My #MeToo

There are a million terrible things happening. Nothing happening about gun regulations in the five years since first-graders were murdered at school one year ago today. Losing the neutrality of the internet. I could go on, but I think we all know about most of the injustices happening, though maybe not so much about prison gerrymandering or children with disabilities losing their protections in school or voter suppression of minorities. 

I don’t think I have anything particularly unique to contribute about most of these issues, but I do think I have something to say about the sexual harassment reckoning. So here it is: 

On the biggest day of the #MeToo movement, I wondered why I didn’t have a moment to share. I cringed at the self-exposure, and didn’t want to participate. I didn’t want to say that I had been hurt, because I wasn’t sure if I had been. I haven't had to deal with a hostile work environment, and I wasn't systematically victimized. In other words, I wasn’t sure if I had a #MeToo moment. 

But maybe I didn’t have a #MeToo moment because I hadn’t pursued a career in a male-dominated field? Or because I hadn’t spent much time out late in sketchy bars? Had I somehow avoided all this because of inadvertent choices I made? Or maybe I just got lucky? 

Or what if I did have a moment? Maybe I did, but did it really count? 

That’s how rampant this is: We—women, mostly—lose the ability to discern what counts. But that question itself is suspect. If we question at all if it counts—and we question, of course, because those moments make us question ourselves—then it counts. Of course it counts, I as can see now. 

The male administrator condescending to me counts. 

The male student telling me to suck his you-know-what counts. 

The bad date who spooked me counts. 

The guy who followed me home from the bus stop counts. 

The father of a male student trying to embarrass me in front of other parents counts. 

I used to think it was me they were insulting. I understand now that it was women more generally. These moments weren't about my worthiness, and in fact had nothing to do with me. Each moment was about each man's desire for superiority. 

What I experienced wasn’t assault, and maybe doesn’t even constitute harassment. But it was still men wielding sexual power. And that’s never OK. 

Almost every day now, as new allegations emerge, I see men and women alike state: “I believe her.” Or, “I believe the women.” These need to stop. What these statements imply is that the credibility of the woman is not enough, that her account must be verified, as if it’s a credit card with a security code. When a woman musters the courage and finds the right circumstances to come forward, we need to believe her. We don’t need to say we believe her, we just need to do it. 

This moment has made me feel more rage about gender inequality. It’s not only a problem that individual women are and were being traumatized, it’s a problem that too many women to count have abandoned or foregone entirely careers that they could have excelled in, and it's a problem that we have lost all their potential contributions to society.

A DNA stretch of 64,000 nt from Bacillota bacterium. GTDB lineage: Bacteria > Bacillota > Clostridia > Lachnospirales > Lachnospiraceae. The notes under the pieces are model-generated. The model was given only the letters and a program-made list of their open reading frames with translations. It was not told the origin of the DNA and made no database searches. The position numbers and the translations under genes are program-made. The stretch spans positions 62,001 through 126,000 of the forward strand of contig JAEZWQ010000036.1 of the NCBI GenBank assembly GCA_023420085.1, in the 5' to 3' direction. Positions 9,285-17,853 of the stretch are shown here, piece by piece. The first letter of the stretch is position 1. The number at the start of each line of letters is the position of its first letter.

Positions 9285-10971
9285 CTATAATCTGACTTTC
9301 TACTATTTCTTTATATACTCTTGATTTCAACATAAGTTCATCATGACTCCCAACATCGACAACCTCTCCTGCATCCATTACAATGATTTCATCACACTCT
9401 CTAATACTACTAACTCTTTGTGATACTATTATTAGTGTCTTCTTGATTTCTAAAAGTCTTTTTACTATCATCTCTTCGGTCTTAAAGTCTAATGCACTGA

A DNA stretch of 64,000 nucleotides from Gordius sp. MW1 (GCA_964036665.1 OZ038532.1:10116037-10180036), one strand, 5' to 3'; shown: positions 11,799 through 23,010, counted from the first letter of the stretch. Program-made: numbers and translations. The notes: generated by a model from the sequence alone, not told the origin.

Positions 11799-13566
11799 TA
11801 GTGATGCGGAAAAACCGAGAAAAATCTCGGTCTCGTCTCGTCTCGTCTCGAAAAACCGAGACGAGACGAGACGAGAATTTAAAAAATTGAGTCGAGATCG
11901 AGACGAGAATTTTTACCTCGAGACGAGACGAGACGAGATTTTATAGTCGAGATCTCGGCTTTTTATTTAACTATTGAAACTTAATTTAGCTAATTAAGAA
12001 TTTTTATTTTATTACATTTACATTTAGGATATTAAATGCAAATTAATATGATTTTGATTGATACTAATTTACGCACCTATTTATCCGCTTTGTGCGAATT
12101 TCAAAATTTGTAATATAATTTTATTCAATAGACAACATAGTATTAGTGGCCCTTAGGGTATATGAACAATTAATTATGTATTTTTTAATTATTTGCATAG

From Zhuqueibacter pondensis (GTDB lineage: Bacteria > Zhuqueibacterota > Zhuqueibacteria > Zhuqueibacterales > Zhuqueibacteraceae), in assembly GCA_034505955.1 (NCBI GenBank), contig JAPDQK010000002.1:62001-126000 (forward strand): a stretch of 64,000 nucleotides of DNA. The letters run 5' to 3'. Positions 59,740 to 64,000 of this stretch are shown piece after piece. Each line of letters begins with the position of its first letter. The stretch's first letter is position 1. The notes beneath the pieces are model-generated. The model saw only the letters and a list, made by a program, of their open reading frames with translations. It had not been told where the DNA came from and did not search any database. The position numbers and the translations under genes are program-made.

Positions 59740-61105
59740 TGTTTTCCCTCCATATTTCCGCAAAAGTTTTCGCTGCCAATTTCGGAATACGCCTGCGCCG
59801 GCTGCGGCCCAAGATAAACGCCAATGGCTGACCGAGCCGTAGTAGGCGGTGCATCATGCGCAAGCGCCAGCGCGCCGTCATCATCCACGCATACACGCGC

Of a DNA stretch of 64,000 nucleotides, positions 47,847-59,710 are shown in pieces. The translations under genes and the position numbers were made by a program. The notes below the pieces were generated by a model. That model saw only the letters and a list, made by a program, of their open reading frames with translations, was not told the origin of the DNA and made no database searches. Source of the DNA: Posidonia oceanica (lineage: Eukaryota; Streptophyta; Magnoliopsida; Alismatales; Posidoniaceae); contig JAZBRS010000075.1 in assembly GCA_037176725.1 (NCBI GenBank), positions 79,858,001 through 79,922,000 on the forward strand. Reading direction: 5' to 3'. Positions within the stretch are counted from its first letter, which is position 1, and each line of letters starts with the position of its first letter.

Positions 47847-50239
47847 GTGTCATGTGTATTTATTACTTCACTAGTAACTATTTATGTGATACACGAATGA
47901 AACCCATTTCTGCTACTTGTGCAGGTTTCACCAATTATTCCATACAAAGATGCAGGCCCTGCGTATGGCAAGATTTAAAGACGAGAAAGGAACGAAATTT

And on top of that, how can these people—who clearly don’t see women as equals—make laws or interpret the laws? I just can’t handle it. So I’m angry now in a way that I wasn’t at the time these things happened to me because I had simply been conditioned to think that this was how things were. 

I truly didn't understand the extent of this problem. I didn't understand how much we still need feminism. I didn't understand how I might have been subtly directed toward a career that was lower in pay and status simply because it has been traditionally female. I didn't understand how pervasive and insidious this—harassment, assault, sexism, misogyny—still is. 



Of the many horrible things that have happened since last Friday, the one I know most about is the confirmation hearings of Betsy DeVos for Secretary of Education. 

For that reason, and because I feel so strongly that her confirmation would hurt millions of children, I made some phone calls this morning.

Specifically, I called the DC offices of all the Republican senators on the Senate Committee on Health, Education, Labor & Pensions. 

DeVos has “donated” approximately $250,000 to five members of the committee voting on her confirmation. 

Screenshot 2017-01-26 11.34.22.png

If that were not enough, it is abundantly clear that she lacks fundamental knowledge on crucial education debates and federal education law. I am appalled that they are even considering approving her confirmation given her clear incompetence. If she were qualified and I disagreed with her, I would be upset; however, she so wildly unqualified for the position that I felt I must do something. 

I hate calling people I don’t know. It makes my blood pressure rise. I clam up and forget what to say. It makes me so nervous. 

I did it anyway, and here is what happened: 

Committee Chair: Lamar Alexander (TN) 202.224.4944 – Busy signal. Will keep trying! (Chairman Alexander limited the questioning during the first confirmation hearing and did not allow a second hearing after DeVos’s ethics paperwork was released. If he thinks she is qualified and free of conflicts of interest, he should not be concerned about what will arise from a second hearing.)

Susan Collins (ME) 202.224.2523 – Left a message explaining that DeVos is unqualified and has too many conflicts of interest, so please vote no on her confirmation. 

Lisa Murkowski (AK) 202.224.6665 – Left the same message.

Johnny Isakson (GA) 202.224.3643 – Left the same message, with the added information that I grew up in Georgia.  

Orrin Hatch (UT) 202.224.5251 – Mailbox was full.

Richard Burr (NC) 202.224.3154 – Left the same message, though added that I attended college in NC and hoped the senator would listen to my concerns.

Michael Enzi (WY) 202.224.3424 – Someone answered the phone! I spoke to a staffer and registered my opposition. She didn’t even ask if I lived in Wyoming.  

Dr. Bill Cassidy (LA) 202.224.5824 – Another live person! I explained that I am an educator and asked the staffer to tell the senator I would like him to vote against DeVos. 

Pat Roberts (KS) 202.224.4774 – The office was experiencing a high volume of calls, so I left a message registering my opposition.

Tim Scott (SC) 202.224.6121 – I spoke to a staffer to voice my concerns. He asked if I lived in South Carolina. I explained that I did not, but that because I live in DC and do not have federal representation, I hoped the senator would be willing to hear my opinion.